I don’t think I’ve ever experienced anxiety before, I don’t really think I even knew what it was. But several years ago I experienced one of the most uncomfortable months of my life to date. It all started after I had been ill earlier in the year and I had not long since returned home from hospital. A few months before I had caught a flu type virus, that spread to a pleurisy type infection on my heart, and in return triggered a serious case of arrhythmia. The arrhythmia made my heart beat abnormally fast, (up to 228 bpm was my highest recorded) and it would usually happen when you least expected it.
At its most serious it woke me from my sleep and continued to beat at a ridiculous speed and I hadn’t even got out of bed. My time in hospital unnerved me and being told that I might die was also a little worrying to say the least.
Then, during the first week out of A&E I started to panic every time I came to sleep. I could feel the restlessness in my body, my temperature increased and I could feel my heart rate begin its nightly tremor of the terror of being afraid to fall asleep and never wake again.
This anxiety stayed with me for almost 30 days, a self-propelling battle of nervous and misdirected energy. I had to mentally, physically and verbally tell myself I was not going to die in my sleep and focus on something other than the pain and confusion.
Then I went straight to the cause, my heart, by learning more about this and understanding how and what it really does makes it a little more friendly to your thinking. I also told myself repeatedly, “I will be ok”. The brain and heart are truly amazing things, and when they work in harmony they share the wonderful experiences together.
In amongst all of this misunderstanding I had also forgotten what I had been trained and born to do, Breathe! This is one of the most natural human things we do, but regularly do completely wrong. Biggest majority of people only tend to shallow breath throughout their day, month, year, life etc…
It sounds so simple and usually the last thing you want to be doing when everything seems in turmoil around you. But close your eyes and breathe. These will always be my words of advice for anyone experiencing anxiety. I practiced abdominal breathing and then I practiced some more. In doing this I not only improved my relaxed state but I also improved my lung capacity and the ability to run or walk longer without even doing any cardiovascular exercise.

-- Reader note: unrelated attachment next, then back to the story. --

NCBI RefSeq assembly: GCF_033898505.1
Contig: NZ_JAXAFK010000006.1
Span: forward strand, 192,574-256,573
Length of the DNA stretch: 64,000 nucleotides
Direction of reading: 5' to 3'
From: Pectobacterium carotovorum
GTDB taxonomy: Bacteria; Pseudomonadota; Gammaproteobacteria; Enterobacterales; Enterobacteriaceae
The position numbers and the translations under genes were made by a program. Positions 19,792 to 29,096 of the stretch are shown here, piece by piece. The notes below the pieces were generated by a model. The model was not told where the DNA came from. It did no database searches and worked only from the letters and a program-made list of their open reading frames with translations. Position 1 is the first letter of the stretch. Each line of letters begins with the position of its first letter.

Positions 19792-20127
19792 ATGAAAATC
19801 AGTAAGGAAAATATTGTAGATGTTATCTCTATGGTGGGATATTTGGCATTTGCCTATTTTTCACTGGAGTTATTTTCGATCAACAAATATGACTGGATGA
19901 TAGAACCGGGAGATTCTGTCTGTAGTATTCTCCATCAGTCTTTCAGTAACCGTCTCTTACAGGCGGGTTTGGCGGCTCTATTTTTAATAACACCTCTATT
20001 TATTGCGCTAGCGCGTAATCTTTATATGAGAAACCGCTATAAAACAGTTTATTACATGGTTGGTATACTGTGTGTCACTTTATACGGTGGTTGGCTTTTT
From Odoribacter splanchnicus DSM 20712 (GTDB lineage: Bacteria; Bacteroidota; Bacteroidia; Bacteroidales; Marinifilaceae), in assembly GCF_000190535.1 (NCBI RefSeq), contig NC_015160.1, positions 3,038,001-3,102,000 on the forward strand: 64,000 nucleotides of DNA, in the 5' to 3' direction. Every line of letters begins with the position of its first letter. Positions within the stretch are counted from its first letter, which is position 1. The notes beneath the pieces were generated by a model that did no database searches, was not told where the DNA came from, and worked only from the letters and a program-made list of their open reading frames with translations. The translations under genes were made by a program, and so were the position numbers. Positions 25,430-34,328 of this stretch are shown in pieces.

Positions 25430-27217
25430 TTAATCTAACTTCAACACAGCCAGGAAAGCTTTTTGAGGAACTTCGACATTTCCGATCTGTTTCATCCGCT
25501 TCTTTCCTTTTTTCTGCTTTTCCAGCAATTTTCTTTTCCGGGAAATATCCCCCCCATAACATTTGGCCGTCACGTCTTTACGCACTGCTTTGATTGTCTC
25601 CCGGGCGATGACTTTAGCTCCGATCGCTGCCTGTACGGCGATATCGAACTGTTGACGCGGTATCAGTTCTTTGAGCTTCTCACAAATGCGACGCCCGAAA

The human body is a truly outstanding natural achievement and we often forget or never really shown how to use it to the best of its ability.
There are many different types of approaches and techniques for breathing that have usually been taken from Yoga or Tai Chi breathing. Search any of these out and please do give them a go. I managed to self-heal and I’m sure you will too. I know use a mix of Qigong / Kiko and Reiki breathing and energy work.
Here are a few useful tips that may help when you are starting to feel anxious or half way through an anxiety attack.
- Tell yourself and repeat out loud – I am calm, I am calm, I am calm. This not only reassures it in your head, but it also tells your brain to send signals around the rest of the body to tell other parts of the body it is calm.
- Stay in one position – either sitting, lying down or standing still, allow your body to find a natural pause and stop. Sit very still, close your eyes, imagine yourself on a warm beach, step into a small sail boat, sail out to an island in the distance and leave your thoughts behind.
- Take deep breaths in through your nose and out through your nose, keep your mouth closed.
- Learn your triggers of what make you anxious, in doing this you will have more control over your own emotions and why you feel the anxiety. Read, write, shout, sing dance, do anything that gives you more control over your feelings and learn how these make you feel and act.
- Lastly, share and talk about what you are experiencing, you are not alone, you are not so different and it can happen often and for many different reasons. Don’t suffer in silence, and don’t forget to breathe.